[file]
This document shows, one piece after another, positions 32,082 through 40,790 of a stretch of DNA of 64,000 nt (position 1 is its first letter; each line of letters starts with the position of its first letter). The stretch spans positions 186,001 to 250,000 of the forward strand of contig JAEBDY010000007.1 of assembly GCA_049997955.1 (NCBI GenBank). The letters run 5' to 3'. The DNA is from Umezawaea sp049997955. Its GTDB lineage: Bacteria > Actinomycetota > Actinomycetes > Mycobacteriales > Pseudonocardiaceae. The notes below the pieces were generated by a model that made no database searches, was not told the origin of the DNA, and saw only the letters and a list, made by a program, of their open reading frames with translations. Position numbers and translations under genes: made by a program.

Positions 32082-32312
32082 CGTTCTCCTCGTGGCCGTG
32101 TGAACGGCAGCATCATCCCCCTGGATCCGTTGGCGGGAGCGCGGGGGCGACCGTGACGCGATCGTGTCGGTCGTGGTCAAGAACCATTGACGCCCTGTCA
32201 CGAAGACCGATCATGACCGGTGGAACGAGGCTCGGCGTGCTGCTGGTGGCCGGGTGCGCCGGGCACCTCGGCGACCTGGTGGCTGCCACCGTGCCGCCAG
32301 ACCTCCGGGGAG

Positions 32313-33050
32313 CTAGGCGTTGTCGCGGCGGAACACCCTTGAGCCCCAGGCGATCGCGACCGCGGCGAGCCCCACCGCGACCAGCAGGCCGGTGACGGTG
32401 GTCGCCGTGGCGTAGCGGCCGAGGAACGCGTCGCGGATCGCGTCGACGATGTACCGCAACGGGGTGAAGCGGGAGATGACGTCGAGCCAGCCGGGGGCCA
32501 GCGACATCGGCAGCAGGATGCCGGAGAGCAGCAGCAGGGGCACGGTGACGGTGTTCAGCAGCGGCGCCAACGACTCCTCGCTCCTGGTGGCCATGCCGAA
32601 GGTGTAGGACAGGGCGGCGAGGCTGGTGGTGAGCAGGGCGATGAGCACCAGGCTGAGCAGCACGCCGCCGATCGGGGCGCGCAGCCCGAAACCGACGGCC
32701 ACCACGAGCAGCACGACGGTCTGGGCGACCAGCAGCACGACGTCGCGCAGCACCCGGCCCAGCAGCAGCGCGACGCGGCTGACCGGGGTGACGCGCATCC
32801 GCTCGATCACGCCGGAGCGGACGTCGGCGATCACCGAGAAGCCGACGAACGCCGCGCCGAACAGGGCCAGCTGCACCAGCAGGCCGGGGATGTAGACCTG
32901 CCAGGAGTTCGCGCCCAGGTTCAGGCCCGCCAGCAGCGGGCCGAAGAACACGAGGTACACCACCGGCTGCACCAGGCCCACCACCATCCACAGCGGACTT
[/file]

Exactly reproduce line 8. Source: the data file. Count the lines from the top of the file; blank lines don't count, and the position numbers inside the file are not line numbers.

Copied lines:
32313 CTAGGCGTTGTCGCGGCGGAACACCCTTGAGCCCCAGGCGATCGCGACCGCGGCGAGCCCCACCGCGACCAGCAGGCCGGTGACGGTG